Biological control of Himalayan Balsam
June 16th 2016
We have written quite a bit about the Japanese Knotweed Psyllid (aphalara itadori), which has been released in to the wild in the UK as a form of Japanese knotweed controland. I also wrote recently about the form of leaf spot fungus which is under research by CABI for potential release as another bio-control agent.
CABI are also experimenting with bio-control for a number of other invasive species, including Himalayan Balsam. CABI’s website gives the following information:
“In 2010, the project secured export of live specimens into our quarantine facility in the UK. We are currently researching the host range and infection parameters of the most damaging agent found attacking Himalayan balsam populations, an autoecious rust pathogen; a Puccinia species. This highly damaging potential agent attacks the stem and leaves of the plant often killing the young seedlings and reducing the photosynthetic rate of older plants during the dispersal phase of the pathogen. “
Our CEO, Mike Clough, recently spoke to Rob Tanner, project manager for the Himalayan balsam bio-control project and he told us:
“The Himalayan balsam project is going very well and the rust we are working with is highly host specific to Himalayan balsam. As a biocontrol agent I think it’s a very interesting agent as it hits the plant twice, once when the plant is a seedling and again on the foliage of more mature plants. As for timescale of release – this would be a difficult one to answer with any certainty. As you know we need to complete the research and then submit the dossier to Fera and Defra. However, I would like to think that potentially we could have something ready for 2013 or 2014.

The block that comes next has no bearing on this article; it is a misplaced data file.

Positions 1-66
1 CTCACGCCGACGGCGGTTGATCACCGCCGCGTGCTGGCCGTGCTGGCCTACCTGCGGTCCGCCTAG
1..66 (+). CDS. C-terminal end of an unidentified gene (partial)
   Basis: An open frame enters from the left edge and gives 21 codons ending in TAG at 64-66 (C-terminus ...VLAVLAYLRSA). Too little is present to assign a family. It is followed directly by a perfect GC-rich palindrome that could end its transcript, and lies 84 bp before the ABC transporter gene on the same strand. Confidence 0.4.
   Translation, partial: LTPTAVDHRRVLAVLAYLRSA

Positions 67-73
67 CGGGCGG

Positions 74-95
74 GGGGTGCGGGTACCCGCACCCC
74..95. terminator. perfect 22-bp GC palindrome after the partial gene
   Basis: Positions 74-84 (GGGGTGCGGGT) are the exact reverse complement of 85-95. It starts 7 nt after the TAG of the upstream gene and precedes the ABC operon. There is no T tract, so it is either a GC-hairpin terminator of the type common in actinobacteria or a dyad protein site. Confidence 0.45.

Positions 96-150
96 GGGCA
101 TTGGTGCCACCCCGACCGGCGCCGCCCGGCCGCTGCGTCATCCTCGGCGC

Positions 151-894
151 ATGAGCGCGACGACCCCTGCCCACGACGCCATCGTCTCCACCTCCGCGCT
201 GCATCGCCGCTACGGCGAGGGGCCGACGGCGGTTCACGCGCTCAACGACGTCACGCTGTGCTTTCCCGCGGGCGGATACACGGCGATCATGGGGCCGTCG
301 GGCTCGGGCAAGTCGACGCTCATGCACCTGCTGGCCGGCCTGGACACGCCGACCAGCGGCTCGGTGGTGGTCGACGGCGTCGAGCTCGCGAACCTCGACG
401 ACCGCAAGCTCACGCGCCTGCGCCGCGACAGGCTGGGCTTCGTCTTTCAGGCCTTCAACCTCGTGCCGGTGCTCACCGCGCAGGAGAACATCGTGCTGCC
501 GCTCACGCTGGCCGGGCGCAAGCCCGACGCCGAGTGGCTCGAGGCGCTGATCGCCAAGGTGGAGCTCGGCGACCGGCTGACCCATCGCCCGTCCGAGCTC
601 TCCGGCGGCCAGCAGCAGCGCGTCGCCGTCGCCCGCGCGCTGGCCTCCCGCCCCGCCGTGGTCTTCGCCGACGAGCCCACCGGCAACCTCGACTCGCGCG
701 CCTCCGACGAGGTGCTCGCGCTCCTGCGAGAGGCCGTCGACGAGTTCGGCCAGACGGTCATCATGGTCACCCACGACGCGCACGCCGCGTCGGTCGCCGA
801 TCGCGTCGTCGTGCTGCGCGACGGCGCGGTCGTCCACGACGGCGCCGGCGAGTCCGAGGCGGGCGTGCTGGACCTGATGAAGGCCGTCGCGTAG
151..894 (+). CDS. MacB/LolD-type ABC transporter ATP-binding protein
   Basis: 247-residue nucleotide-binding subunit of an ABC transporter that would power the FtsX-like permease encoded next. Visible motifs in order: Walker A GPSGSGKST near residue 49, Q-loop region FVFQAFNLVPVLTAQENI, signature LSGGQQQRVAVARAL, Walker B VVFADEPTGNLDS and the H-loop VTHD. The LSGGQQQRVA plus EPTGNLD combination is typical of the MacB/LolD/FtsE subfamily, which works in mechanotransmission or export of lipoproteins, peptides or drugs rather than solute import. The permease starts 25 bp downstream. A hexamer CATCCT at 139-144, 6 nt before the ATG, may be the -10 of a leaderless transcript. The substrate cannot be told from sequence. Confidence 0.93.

Any biocontrol agent will not eradicate the population but more control the species, reducing the spread. I think that the rust would highly impact on populations reducing population over time and indeed killing individuals within the population making manual and chemical control of this species easier – especially on a catchment scale. The rust would also reduce the amount of seed set of infected plants thereby reducing the next seasons population.”
As usual, we welcome this news on one hand, whilst on the other always having the nagging doubt about introducing more non-native species in to the UK. We know CABI are working very hard and are extremely diligent in their testing – and we are genuinely enthusiastic about measures that will reduce the impact of these non-native plants on our homes, rivers and countryside.
So, thanks very much to Rob and all of his team – and we hope to see a successful release of the rust fungus in the wild in due course.